- Explain it. Convey — fast and thoroughly — to the procurement department what specific type of data will be involved in a data security addendum.
- Agree to terms. Defining “personal information” is key to determining each party’s rights and obligations within the data security addendum, so carefully construct the definition to prevent any improprieties.
- No international conflict. If the vendor’s services transfer data from the European Union to the United States, refer to the EU Commission model contracts for guidance.
- Tech support. Data security addendums should also include provisions requiring certain data backup procedures, data recovery plans, encryption standards, and other technical safeguards.
A vendor sitting across the table from a prospective multinational client is faced with significant challenges in trying to win the contract. It can be a daunting task to perform services for a multinational corporation with a presence in Asia, Africa, Europe, and the Americas. Among other things, multinational companies often have sophisticated, multi-step vendor management programs. To a smaller vendor, that can mean there is no clear indication as to when (or if) a deal will be inked.
So, what is a vendor to do when it feels like David facing Goliath? This article provides some suggestions on how to help expedite complex reviews prompted by vendor management programs, and to understand some of the contracting issues that are likely to arise when you are presented with a “template” data security or data privacy addendum by a multinational prospect.
Educate your client’s procurement department
It’s important to understand some of the internal drawbacks in the contracting process for multinational companies. Among other things, realize that the plethora of contracting steps that may be thrown at a vendor (from security questionnaires to security and privacy addenda) are often driven by the fact that a contracting or procurement department may not understand what the service provider intends to do for the company. Put differently, while the business may be interested in a service provider’s product, and understand its function and purpose, that knowledge is often not well conveyed to the procurement department that is expected to on-board the vendor. For example, some procurement departments may use the same vendor questionnaire for an operator of a cloud platform and for a company that solely provides implementation and maintenance services for a customer’s cloud platform. Procurement departments sometimes respond to this lack of information by throwing “everything including the kitchen sink” at a vendor to make sure that their bases are covered.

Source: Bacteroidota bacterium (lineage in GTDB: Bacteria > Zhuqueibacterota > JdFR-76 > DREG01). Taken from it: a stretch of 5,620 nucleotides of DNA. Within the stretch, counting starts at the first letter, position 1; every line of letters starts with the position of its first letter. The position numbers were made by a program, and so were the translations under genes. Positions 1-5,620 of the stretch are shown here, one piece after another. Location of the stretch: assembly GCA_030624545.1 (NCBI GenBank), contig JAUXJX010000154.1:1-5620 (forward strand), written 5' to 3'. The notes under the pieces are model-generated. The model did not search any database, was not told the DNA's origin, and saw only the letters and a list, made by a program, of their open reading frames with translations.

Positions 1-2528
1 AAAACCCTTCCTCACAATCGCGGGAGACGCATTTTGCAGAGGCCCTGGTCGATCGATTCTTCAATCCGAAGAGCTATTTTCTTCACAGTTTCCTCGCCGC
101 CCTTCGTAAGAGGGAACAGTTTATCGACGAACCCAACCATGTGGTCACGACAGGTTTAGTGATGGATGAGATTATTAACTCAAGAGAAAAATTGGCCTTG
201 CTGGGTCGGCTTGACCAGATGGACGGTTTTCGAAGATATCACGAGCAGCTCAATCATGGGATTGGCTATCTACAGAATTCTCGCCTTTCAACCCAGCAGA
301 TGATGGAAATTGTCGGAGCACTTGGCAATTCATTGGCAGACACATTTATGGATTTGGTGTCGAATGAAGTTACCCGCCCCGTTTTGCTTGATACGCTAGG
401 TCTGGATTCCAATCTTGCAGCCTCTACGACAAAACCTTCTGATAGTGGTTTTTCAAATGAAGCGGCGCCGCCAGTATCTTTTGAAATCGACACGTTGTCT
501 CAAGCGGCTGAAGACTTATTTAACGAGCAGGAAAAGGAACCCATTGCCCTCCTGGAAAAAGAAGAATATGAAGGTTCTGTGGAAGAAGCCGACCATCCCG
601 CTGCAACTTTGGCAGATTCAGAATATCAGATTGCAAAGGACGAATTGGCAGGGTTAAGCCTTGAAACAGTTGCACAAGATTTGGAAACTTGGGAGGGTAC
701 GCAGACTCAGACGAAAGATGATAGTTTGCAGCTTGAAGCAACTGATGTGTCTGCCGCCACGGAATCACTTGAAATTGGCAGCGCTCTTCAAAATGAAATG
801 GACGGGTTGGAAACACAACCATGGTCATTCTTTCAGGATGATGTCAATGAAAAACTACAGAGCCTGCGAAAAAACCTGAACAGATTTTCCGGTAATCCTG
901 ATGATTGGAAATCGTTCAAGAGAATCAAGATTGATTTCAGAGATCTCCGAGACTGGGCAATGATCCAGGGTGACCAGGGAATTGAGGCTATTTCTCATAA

Therefore, one of the service provider’s first tasks is to help a prospect’s procurement department understand — quickly and efficiently — what type of data will be involved so that they can (hopefully) adjust the contracting process for the risk level. Among other things, this means being prepared to answer basic questions for the procurement department — or better yet volunteer this information before being asked:
- What specific service is being requested of the service provider?
- Will the service provider be using third-party contractors to perform the services (e.g., subprocessors)?
- Will any personally identifiable information be transferred to the service provider?
- If so, will any of that data be of higher sensitivity such as financial information, credit card information, medical records, Social Security Numbers, or biometric records?
- Is the service provider (or the company) subject to specific regulatory rules or guidance with respect to the data that will be transferred (e.g., HIPAA, PCIDSS, FERPA, etc.)
- From what country/countries will the data originate, and to what countries will the data be transmitted?
Definition of personal information
The definition of “personal information” is often critical in determining each party’s rights and obligations under the data security addendum. It is important for both parties to carefully craft the definition of personal information. Too broad of a definition could include the name and email address of the businessperson corresponding with the service provider and may put unreasonable burdens on protecting, storing, and processing such information. Too narrow a definition could exclude types of personal information subject to laws that require certain protective contract provisions.